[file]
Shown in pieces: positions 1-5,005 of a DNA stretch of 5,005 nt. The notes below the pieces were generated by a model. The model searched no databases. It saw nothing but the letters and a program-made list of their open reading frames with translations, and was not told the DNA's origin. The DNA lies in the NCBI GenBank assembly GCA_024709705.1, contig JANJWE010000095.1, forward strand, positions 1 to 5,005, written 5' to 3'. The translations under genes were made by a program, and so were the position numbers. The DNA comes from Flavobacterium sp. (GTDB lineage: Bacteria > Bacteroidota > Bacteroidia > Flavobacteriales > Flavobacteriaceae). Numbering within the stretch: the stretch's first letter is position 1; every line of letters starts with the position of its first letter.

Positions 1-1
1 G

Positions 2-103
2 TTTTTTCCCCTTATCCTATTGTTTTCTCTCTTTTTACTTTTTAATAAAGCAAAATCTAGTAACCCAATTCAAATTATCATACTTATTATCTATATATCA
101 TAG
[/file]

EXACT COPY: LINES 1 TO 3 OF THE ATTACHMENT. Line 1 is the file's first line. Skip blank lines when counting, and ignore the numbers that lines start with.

Shown in pieces: positions 1-5,005 of a DNA stretch of 5,005 nt. The notes below the pieces were generated by a model. The model searched no databases. It saw nothing but the letters and a program-made list of their open reading frames with translations, and was not told the DNA's origin. The DNA lies in the NCBI GenBank assembly GCA_024709705.1, contig JANJWE010000095.1, forward strand, positions 1 to 5,005, written 5' to 3'. The translations under genes were made by a program, and so were the position numbers. The DNA comes from Flavobacterium sp. (GTDB lineage: Bacteria > Bacteroidota > Bacteroidia > Flavobacteriales > Flavobacteriaceae). Numbering within the stretch: the stretch's first letter is position 1; every line of letters starts with the position of its first letter.

Positions 1-1
1 G